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‘Agreement review must not be Punch and Judy’

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ANY renegotiation of the 1948 Agreement between Guernsey and Alderney must include a third party as an adjudicator, Alderney representative Steve Roberts told the States yesterday.

The most recent addition to Aurigny's Dornier fleet on its first visit to Alderney. Poor connectivity was cited by Alderney States member Steve Roberts as the main reason for the island's economic struggles. (Picture by David Nash)

Mr Roberts was delivering the annual update of Alderney’s activities to members, although, as the renovation of the runway at the island’s airport runway was due to be discussed by members separately, Bailiff Sir Richard Collas, chairing the meeting, said that this would not be part of his update.

Referring to the proposed review of the agreement, Mr Roberts stressed that this would not be a simple task: ‘A quick fix will fix nothing,’ he said.

‘And if it turns into a Punch and Judy show, we’ll achieve nothing. So it’s time to open a dialogue with purpose, talk about what works well and what doesn’t. Understand each other’s perspectives and ambitions. And build on common ground.’

The island valued its relationship with Guernsey not just because of the provision of transferred services, such as the airport, but also because of its recognition of the islands’ shared heritage.

Any review would have to be sensitive to Alderney’s history, tradition, and economic needs.

But it would also need to address the future needs of both islands and the Bailiwick as a whole.

Mr Roberts also touched on the continued success of the island’s licensing regime for the online gambling industry. He said that this, along with finance and tourism, continued to be the mainstay of the island’s economy.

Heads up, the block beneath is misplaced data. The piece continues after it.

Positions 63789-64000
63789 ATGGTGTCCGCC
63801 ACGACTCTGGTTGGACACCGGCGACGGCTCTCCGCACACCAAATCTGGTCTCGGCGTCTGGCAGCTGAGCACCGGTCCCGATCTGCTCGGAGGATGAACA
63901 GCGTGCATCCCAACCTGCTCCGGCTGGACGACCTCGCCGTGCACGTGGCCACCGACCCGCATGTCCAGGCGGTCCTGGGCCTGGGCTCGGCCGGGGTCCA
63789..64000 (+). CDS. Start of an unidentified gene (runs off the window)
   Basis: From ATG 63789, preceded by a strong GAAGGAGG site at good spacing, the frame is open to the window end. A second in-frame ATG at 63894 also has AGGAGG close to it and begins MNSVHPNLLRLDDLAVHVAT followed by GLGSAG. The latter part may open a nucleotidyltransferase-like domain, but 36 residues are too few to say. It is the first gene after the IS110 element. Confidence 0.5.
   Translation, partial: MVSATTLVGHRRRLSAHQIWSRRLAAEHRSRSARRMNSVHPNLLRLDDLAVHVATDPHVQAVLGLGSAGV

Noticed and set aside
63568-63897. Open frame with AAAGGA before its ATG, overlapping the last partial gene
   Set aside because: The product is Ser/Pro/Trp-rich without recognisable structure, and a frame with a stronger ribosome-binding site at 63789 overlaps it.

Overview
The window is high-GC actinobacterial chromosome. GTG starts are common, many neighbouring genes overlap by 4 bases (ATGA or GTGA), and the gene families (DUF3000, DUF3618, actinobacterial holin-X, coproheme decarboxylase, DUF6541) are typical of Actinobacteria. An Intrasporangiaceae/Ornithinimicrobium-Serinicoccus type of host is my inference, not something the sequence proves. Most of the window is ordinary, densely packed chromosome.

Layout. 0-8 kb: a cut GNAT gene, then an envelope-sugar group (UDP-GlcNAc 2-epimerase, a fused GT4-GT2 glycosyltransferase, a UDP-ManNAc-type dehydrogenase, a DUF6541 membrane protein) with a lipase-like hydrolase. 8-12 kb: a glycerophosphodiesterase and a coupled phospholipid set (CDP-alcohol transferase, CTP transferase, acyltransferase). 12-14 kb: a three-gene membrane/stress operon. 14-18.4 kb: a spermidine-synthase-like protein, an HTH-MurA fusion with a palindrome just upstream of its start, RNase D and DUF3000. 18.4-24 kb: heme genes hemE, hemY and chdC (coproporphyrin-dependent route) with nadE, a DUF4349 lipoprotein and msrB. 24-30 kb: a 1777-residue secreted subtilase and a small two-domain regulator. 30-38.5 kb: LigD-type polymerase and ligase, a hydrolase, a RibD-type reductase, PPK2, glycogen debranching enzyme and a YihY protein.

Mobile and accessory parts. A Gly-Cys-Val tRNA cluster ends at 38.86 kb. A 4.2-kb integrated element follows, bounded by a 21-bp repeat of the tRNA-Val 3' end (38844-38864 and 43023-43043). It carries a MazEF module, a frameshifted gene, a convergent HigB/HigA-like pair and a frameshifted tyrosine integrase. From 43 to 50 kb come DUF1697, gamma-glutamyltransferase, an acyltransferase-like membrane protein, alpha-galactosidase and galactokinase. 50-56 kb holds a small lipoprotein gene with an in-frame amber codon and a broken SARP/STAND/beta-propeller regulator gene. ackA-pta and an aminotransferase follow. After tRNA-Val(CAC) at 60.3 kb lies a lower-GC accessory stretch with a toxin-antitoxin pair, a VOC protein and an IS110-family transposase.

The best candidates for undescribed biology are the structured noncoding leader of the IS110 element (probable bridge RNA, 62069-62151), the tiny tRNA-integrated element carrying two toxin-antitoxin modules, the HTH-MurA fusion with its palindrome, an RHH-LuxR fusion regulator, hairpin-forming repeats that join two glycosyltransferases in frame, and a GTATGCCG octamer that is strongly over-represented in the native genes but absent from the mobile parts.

But he said that while the visitor economy once thrived due to reliable and affordable air links to Guernsey and the UK, the loss of direct links to Bournemouth, Jersey and other destinations had had a long-term detrimental effect.

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‘Improving our air links continues to be our number one priority,’ he said. ‘There is economic potential in tourism which needs to be backed by public and private investment.’

Deputy Lyndon Trott asked Mr Roberts if the subsidies that Guernsey taxpayers had to pay every time a passenger flew from Alderney to Southampton was fair to all Bailiwick residents.

Mr Roberts said the States of Alderney did not accept these figures.

He said that his view was that Aurigny was purchased for the Bailiwick, and Alderney was part of this and taxpayers too and if the airline was bought with taxpayers’ money, he believed Aurigny did have a right to service.

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‘It was bought for the Bailiwick and it can’t let part of the Bailiwick down.’

Deputy Neil Inder asked Mr Roberts if he could say why the island’s economy was not working, and Mr Roberts replied that he was in no doubt that the issue was related to connectivity – air links have been lost and air fares have gone up.

Mr Roberts’ statement also touched on the island exploring the opportunity of developing tidal power.

But while the States had set up a tidal energy group to coordinate this and a review of tidal assets and opportunities was under way, the island needed to be realistic with its expectations.

‘Tidal renewable energy is still an emerging technology and it is likely to be some years before its commercial exploitation reaches Alderney,’ said Mr Roberts. ‘But we mean to be ready when it does.’

Mark Ogier

By Mark Ogier
News reporter

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